Lotus Mahal

Located inside the Zenana enclosure at Hampi, this is a fine example of indo-islamic architecture. It was probably a place of socializing used by the royal ladies. Unlike most other structures of Hampi, this was made out of bricks and lime plaster that gave its walls a smooth texture. And it was surprisingly not damaged during the seize of Hampi.

Elephant Stable

This structure, near the Zanana enclosure was used to house the royal elephants. It has a row of domed enclosures. Some of them are interconnected and some have a small hole at the back for people to enter. This is one of the least damaged structures of Hampi. There is an expansive lawn in front of the stables, which was probably used as a ground for training elephants or elephant processions.

Our Hampi trip was pretty intense. Hampi has been a much promoted tourist place and has been extensively researched and written about in recent times. It is still being excavated in some places. This was my second visit to the place in a span of around 8 years. Today's Hampi is much more tourist friendly than it was 8 years back. Places and roads are well marked. Restoration work can be seen being done actively. Our two days of stay was more for relaxation. If interested, one can easily spend a week at Hampi, and soak oneself in the past. The best time to visit is during the winter months when it will be easier to walk around.

Our next stop was Bellary to visit the Bellary fort. We start off for Bellary next day after breakfast. More on that in the next post.

Back to "A Trip Down Memory Lane"


  1. Nice pictures !
    Hampi is a special place indeed.

  2. Thanks Madhu for dropping by. It's good to find like minded people around. Just visited your travel blog... amazingly motivating. So, where are you guys traveling now/next?

  3. Nice description of Hampi and its historical features, one thing you have missed out is that it was the biggest diamonds and gems trading centre in the world during vijaynagar era.

  4. Dear Tanmay Mohapatra,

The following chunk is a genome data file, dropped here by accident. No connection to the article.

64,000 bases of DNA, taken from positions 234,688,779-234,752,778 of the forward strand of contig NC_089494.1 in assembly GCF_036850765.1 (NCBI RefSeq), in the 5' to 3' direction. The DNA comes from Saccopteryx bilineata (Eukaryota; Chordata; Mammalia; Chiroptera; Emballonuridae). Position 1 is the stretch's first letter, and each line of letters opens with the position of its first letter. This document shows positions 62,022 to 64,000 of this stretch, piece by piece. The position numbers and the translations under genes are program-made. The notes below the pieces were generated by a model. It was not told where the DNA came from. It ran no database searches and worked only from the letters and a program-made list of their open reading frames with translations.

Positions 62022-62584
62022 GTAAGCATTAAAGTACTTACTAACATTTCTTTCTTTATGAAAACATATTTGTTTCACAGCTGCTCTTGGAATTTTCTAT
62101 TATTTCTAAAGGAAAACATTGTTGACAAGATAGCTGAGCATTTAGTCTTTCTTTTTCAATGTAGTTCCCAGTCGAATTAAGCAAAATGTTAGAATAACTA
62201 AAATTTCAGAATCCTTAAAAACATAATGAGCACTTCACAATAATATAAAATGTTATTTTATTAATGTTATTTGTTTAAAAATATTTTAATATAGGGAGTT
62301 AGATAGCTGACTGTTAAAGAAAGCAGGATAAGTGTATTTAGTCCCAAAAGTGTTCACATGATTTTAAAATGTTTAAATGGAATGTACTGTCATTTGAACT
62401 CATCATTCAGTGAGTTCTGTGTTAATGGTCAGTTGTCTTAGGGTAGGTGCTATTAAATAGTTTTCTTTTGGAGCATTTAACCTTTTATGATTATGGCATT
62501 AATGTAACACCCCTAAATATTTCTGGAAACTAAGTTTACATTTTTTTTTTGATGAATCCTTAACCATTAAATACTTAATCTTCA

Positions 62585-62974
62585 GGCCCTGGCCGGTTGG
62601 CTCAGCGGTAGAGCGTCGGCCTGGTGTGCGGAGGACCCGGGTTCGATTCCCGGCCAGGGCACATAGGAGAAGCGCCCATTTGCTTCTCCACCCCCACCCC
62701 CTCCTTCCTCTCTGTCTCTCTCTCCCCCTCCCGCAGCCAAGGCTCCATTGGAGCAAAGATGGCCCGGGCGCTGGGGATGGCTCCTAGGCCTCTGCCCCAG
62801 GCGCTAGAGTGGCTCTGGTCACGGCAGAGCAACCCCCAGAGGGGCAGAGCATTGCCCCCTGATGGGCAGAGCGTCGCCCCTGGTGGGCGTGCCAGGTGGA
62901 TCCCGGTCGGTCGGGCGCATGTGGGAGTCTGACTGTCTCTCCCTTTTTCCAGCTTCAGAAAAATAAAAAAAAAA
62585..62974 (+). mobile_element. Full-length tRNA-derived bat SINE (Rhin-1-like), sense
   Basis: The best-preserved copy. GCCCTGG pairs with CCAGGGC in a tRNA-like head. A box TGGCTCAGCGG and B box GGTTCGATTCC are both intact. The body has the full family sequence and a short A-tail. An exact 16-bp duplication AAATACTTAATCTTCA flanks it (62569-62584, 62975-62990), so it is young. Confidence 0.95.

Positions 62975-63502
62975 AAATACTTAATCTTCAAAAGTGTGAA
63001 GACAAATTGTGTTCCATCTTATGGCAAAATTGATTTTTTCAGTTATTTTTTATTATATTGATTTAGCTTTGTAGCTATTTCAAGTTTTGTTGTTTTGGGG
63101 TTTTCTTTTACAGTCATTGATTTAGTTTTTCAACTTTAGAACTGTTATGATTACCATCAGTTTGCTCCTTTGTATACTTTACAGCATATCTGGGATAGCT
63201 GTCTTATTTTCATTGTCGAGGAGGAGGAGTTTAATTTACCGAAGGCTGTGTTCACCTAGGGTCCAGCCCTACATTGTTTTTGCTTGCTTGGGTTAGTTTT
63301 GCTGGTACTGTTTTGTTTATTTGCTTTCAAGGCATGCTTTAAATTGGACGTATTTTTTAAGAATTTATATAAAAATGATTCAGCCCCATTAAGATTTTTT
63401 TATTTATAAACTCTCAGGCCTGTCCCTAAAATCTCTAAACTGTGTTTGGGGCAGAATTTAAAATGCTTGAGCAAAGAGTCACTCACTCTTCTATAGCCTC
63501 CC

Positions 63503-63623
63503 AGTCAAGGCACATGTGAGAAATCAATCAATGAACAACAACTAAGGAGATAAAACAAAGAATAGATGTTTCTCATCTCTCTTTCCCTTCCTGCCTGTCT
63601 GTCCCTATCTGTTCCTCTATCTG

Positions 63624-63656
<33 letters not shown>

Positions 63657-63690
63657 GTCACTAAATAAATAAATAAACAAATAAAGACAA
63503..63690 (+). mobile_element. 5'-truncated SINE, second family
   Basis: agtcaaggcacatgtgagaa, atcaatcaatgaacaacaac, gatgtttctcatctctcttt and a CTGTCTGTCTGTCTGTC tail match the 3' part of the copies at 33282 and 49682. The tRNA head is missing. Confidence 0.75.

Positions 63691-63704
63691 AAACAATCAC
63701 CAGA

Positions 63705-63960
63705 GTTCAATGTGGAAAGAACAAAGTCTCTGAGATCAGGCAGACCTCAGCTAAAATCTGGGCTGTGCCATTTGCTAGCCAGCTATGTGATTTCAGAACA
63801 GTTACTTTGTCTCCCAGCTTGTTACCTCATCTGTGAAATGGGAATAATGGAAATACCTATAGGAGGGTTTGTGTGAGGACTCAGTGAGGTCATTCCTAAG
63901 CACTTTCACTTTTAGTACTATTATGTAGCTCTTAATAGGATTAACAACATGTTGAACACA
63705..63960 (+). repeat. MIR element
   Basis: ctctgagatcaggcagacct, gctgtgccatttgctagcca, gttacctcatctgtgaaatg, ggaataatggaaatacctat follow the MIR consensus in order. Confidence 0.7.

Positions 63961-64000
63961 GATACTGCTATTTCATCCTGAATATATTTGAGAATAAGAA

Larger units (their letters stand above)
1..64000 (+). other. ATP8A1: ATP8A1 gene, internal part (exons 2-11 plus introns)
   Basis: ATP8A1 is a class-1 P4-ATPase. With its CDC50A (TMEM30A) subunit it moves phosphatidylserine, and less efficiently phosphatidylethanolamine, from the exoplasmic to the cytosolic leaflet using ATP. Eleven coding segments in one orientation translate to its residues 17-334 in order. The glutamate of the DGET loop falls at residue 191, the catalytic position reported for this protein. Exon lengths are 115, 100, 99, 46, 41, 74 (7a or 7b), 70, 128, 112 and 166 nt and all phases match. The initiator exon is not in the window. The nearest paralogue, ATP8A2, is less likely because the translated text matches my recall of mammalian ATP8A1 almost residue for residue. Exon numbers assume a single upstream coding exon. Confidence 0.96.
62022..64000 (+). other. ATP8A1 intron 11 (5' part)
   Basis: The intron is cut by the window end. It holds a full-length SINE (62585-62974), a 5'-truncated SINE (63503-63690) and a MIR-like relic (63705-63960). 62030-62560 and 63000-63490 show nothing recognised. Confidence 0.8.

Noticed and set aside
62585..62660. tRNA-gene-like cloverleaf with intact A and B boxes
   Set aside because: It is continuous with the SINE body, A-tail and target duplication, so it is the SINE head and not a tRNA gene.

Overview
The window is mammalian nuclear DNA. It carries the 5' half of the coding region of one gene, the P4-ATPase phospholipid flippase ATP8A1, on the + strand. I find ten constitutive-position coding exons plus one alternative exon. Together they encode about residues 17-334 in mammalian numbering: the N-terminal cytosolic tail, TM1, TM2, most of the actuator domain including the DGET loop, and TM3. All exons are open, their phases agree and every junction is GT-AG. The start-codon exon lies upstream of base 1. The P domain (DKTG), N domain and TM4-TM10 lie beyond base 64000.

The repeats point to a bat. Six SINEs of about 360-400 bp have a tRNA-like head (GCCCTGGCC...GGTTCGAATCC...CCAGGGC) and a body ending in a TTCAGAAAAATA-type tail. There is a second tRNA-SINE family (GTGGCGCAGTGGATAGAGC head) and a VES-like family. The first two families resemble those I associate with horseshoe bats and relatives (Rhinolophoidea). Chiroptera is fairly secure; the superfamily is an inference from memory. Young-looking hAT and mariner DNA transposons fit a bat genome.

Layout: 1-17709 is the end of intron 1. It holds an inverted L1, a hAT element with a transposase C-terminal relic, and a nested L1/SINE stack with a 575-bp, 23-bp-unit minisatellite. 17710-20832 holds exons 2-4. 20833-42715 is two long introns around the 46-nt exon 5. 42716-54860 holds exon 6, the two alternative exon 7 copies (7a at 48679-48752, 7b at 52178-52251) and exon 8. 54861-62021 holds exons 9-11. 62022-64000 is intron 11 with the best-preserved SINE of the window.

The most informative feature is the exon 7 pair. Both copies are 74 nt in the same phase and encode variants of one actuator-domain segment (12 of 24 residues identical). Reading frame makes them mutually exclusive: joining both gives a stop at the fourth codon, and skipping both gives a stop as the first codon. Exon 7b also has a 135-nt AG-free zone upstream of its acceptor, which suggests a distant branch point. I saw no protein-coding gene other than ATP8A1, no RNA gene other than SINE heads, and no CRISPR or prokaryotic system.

Orient BlackSwan Private Limited seeks permission for material for which we believe you hold the rights. We request non-exclusive English language rights.
    We are currently preparing a textbook for undergraduate students. It is recommended including the following piece, for which, we understand, copyright rests with you:

    “Hampi was the capital of the mighty Vijayanagara empire for around 200 years (1336-1565 AD). Apart from being the seat of political and military power, it was also a major trading center and the culturally happening place of the empire. Hampi saw its peak during the reign of King Krishnadeva Raya (1509-1529 AD). After Vijayanagara's defeat in the hands of the Deccan sultanates, Hampi was looted and suffered major destruction. It was abandoned and the area remained forested and unexplored till it was uncovered again by the curious colonial explorers and historians during the 1800s and 1900s.”

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    1. Dear Abhiroop,

      happy to hear that you are using material from my article in the book. If the material used is limited to the quoted text mentioned in your message, please go ahead and use it. But if it is anything different or includes photographs from this article, please let me know at my email id: wind4wings_at_gmail_dot_com.

      Tanmay K.M.

    2. Dear Tanmay,

      Thank you so much for granting us the permissions.